"Where were you at the time of the crime?"
 "So, I went to the movies, Jenna and I... and then we went straight home..."

The rhetorical pauses are not necessarily correct from the grammar point of view, but they are useful to let the reader sense the speaker pauses after saying So. A more sophisticated writer would use a pause line — (— in HTML code) instead of the comma.

"So— you thought you could outsmart us!"

There's also the matter of the length of the pause. Comma is more recommended for shorter pauses and the — for longer, theatrical pauses.

When the comma would be utterly against grammar rules and the sentence flow in a phrase, the — must be used. Never write something like:

I wrote the first example, and, then I wrote the second example.

If the pauses have to be passed on to the reader do this:

I wrote the first example— and— then I wrote the second example.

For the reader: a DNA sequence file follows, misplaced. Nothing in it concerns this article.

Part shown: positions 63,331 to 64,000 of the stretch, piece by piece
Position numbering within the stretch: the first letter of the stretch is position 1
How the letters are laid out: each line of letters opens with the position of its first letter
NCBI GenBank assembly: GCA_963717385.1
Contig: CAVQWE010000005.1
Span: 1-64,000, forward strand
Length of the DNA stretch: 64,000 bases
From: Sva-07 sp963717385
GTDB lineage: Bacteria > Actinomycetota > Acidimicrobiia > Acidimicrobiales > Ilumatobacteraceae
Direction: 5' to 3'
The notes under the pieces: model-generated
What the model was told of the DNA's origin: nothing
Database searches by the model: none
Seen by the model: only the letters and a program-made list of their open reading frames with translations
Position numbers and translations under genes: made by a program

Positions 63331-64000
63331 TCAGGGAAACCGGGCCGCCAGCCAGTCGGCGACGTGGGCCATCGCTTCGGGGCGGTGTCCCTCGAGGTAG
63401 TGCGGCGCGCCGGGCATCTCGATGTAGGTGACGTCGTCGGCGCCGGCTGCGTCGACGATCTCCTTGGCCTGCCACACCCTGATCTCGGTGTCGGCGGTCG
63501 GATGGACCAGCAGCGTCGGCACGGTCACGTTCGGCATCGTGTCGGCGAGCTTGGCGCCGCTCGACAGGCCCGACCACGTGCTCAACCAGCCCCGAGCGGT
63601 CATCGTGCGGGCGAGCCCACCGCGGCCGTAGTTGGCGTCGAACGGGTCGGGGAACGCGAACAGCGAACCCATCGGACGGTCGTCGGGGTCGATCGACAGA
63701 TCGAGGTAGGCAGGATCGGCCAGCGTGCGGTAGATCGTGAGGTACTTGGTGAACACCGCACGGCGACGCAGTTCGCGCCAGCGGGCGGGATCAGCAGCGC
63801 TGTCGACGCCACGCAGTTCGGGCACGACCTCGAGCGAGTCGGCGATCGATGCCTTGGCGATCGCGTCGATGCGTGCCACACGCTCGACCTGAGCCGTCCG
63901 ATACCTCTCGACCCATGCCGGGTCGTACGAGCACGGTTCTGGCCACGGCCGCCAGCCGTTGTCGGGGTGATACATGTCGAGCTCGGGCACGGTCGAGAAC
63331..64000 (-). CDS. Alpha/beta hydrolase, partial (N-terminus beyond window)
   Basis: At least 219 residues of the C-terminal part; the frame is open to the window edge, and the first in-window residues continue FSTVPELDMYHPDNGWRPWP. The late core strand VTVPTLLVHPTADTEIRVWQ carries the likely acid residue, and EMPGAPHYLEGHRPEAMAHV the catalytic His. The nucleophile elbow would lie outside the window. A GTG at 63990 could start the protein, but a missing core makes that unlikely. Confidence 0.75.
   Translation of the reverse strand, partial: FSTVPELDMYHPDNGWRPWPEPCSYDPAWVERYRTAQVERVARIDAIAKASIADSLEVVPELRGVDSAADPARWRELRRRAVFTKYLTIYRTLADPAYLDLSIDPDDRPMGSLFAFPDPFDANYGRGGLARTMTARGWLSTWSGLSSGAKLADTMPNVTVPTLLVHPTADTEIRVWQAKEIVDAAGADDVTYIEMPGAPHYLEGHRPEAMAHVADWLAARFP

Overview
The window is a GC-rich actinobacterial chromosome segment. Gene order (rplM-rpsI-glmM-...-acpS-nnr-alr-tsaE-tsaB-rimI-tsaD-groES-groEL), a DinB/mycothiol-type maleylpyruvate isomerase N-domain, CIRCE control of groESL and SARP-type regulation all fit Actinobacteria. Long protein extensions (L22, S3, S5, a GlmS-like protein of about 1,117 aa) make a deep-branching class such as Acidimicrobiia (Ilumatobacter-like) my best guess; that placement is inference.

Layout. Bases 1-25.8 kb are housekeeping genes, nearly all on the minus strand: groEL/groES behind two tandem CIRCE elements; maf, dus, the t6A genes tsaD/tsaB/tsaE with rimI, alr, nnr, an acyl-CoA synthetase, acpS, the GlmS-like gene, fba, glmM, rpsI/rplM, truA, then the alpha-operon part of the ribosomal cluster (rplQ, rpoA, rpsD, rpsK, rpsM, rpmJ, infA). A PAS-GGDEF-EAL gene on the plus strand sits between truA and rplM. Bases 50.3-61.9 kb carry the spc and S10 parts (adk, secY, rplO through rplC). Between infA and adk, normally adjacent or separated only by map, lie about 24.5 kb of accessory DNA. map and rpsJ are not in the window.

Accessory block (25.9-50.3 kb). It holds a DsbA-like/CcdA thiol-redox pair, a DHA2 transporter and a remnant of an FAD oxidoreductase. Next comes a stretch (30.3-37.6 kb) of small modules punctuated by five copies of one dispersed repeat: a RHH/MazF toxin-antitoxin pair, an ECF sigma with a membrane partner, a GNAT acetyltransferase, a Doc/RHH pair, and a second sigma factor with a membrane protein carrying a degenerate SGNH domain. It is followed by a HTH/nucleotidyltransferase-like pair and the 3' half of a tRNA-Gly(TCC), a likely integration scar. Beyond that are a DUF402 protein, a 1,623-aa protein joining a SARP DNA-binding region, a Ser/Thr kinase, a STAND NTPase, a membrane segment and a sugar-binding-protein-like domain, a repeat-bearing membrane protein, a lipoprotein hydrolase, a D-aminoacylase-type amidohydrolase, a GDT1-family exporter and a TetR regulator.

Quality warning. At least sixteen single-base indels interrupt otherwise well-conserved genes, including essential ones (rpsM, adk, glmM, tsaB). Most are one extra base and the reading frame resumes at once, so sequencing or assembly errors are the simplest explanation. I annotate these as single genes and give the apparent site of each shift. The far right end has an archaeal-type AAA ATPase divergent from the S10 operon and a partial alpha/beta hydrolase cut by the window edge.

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  • Good answer, but I have a quibble: Your final example with em dashes isn't any more grammatical than the equivalent answer with commas. All it does is change the feel of the sentence; an em dash has a more urgent, choppy feel than a comma when used in dialog. Which ungrammatical sentence one uses depends on the feel one is looking to convey. – Goodbye Stack Exchange Jul 25 '11 at 22:04
  • @Neil Fein: I think the I wrote the first example, and, then I wrote the second example won't be able to transmit the speech pauses to the reader because it looks too grammatically incorrect. The reader would only conclude you have a problem with commas rather than imagine the pauses. Writing something like that would look childishly incorrect and fail to send the message. If, on the other hand, the — implies a pause that's more dramatic than it's the case, I would try this: I wrote the first example... and... then I wrote the second example. – Neovibrant Jul 26 '11 at 7:55